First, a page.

Archived 2019 topic: ko’ko’/Guam Rail (Hypotaenidia owstoni): revise global status?

This discussion was first published as part of the 2018 Red List update. At the time a decision regarding its status was pended, but to enable potential reassessment of this species as part of the 2019 Red List update this post remained open and the date of posting has been updated.

The ko’ko’/Guam rail (Hypotaenidia owstoni), a species endemic to Guam, is currently considered Extinct in the Wild due to the introduction of the invasive brown treesnake, Boiga irregularis. Prior to extinction in the wild, 22 individuals were brought into captivity by the Guam Department of Agriculture (GDOA), with the last wild individual documented in 1987 (Witteman et al. 1990). The species has managed to persist at GDOA with the assistance of US mainland zoos. Due to the success of the captive breeding programme, there have been attempts at establishing wild populations of the species. Sixteen individuals were reintroduced to a snake controlled area on Guam in 1998, known as Area 50 (S. Medina in litt. 2018). One bird died within the first week (failure to forage [S. Medina in litt. 2018]) while the rest did remarkably well. Reproduction was documented after six weeks and continued throughout the duration of the project (S. Medina in litt. 2018). However, in 2002, a typhoon destroyed the snake barrier which allowed the birds to disperse from the protected area (S. Medina in litt. 2018) and a lack of reports means persistence there is unlikely (Wenninger in litt. 2007).

Since 1989, >1,200 captive bred birds have been released on various sites on the island of Rota, located 90km north of Guam, in order to establish an experimental population. The first 14 years of releases were met with limited success as release cohorts were small (average 17 birds/cohort) and issues such as cat predation and lack of site fidelity from the release site problematic (S. Medina in litt. 2018). In 1998, the programme was able to overcome these issues when the Guam captive breeding facility increased reproduction by over 400% through intensive management which allowed for larger release cohorts (42-50 birds/release) (S. Medina in litt. 2018). Large numbers of birds are needed for releases to ensure that birds can find one another post release. The amount of continued effort required to manage and sustain the Rota population, however, means that it may not be considered fully self-sustaining yet. Releases continue (the latest being of 49 individuals in September 2017 [S. Medina in litt. 2017]) and the species may become self-sustaining on the island in the future.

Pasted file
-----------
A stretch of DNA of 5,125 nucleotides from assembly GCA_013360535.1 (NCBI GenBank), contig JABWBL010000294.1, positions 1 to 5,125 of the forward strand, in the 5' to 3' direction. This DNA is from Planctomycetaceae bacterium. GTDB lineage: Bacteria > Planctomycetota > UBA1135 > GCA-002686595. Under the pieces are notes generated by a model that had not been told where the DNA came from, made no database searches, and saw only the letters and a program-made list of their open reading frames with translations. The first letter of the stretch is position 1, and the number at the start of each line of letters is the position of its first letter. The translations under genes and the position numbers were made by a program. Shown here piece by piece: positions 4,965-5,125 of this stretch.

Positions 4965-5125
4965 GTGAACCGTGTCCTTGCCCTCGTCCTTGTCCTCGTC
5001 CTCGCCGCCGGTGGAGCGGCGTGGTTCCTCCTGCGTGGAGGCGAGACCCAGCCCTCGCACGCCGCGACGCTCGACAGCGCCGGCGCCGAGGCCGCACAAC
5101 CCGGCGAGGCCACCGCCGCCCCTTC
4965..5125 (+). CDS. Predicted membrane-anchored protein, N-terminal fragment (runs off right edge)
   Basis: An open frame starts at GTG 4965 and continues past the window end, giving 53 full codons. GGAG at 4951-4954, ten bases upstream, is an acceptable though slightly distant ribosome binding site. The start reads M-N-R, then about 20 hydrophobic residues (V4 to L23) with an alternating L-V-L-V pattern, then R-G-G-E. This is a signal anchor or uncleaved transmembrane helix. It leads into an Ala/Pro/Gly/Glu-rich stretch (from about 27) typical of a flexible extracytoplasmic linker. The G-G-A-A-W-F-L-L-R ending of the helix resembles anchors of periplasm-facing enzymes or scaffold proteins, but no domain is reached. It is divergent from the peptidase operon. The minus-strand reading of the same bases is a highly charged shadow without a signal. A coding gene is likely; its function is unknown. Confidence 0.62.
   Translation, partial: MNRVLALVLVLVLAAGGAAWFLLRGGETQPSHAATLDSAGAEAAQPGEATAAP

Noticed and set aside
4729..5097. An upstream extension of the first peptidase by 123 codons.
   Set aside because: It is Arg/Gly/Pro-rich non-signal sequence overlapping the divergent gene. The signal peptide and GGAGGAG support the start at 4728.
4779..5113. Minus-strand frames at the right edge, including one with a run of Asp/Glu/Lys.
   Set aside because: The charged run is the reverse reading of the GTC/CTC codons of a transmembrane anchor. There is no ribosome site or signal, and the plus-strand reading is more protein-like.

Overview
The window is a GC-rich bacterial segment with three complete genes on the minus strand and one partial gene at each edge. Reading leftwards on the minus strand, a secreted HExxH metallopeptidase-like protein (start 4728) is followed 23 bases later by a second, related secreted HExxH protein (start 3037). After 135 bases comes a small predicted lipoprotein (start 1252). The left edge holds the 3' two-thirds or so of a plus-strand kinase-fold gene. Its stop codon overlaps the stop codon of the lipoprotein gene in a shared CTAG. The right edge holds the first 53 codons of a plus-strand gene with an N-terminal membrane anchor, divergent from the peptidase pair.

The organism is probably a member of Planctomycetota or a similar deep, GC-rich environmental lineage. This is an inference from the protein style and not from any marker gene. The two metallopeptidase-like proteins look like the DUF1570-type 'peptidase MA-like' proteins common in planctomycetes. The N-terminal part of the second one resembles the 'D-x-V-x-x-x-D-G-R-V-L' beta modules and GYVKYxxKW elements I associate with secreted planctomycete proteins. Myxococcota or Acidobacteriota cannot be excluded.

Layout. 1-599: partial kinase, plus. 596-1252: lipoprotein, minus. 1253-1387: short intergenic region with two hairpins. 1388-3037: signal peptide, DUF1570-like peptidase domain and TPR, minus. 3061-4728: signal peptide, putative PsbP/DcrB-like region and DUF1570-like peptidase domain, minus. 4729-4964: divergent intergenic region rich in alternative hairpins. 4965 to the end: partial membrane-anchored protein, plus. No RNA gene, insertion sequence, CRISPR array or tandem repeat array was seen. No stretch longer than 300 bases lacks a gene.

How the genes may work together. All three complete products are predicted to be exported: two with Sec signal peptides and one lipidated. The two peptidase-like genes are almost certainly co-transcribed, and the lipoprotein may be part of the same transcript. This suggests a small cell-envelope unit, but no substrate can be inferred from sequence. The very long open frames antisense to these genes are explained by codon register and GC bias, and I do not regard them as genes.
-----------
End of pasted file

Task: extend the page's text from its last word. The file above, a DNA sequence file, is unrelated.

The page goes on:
An additional release project has occurred on Cocos Island off the southern tip of Guam, after a rat eradication project. Initially, 16 birds were released in 2010, with a further 10 in 2012 (The Lost Bird Project Inc. 2013). Evidence for breeding has been observed, and the bird is now found throughout the island (F. Amidon in litt. 2012, S. Medina in litt. 2017). For a species to be downlisted from Extinct in the Wild as a result of a conservation introduction/translocation, it must have persisted for at least five years and produced viable offspring (IUCN Standards and Petitions Subcommittee 2017). Considering that the last release on Cocos Island was in 2012 and successful breeding has occurred such that the species is now known to occur throughout the island, this species may warrant reassessment. The potential population size is still likely to be extremely small though as the island is roughly only 38 hectares. The species would likely warrant listing as Critically Endangered under criterion D if it were considered no longer Extinct in the Wild.

We therefore request any comments about this potential downlisting of the species from Extinct in the Wild to Critically Endangered.

IUCN Standards and Petitions Subcommittee. 2017. Guidelines for Using the IUCN Red List Categories and Criteria. Version 13. Prepared by the Standards and Petitions Subcommittee. Downloadable from

The Lost Bird Project Inc. 2013. Highlighting the Guam Rail for endangered species day. Downloaded from

Witteman, G. J.; Beck, R. E.; Pimm, S. L.; Derrickson, S. R. 1990. The decline and restoration of the Guam Rail, Rallus owstoni. Endangered Species Update 7: 36-39.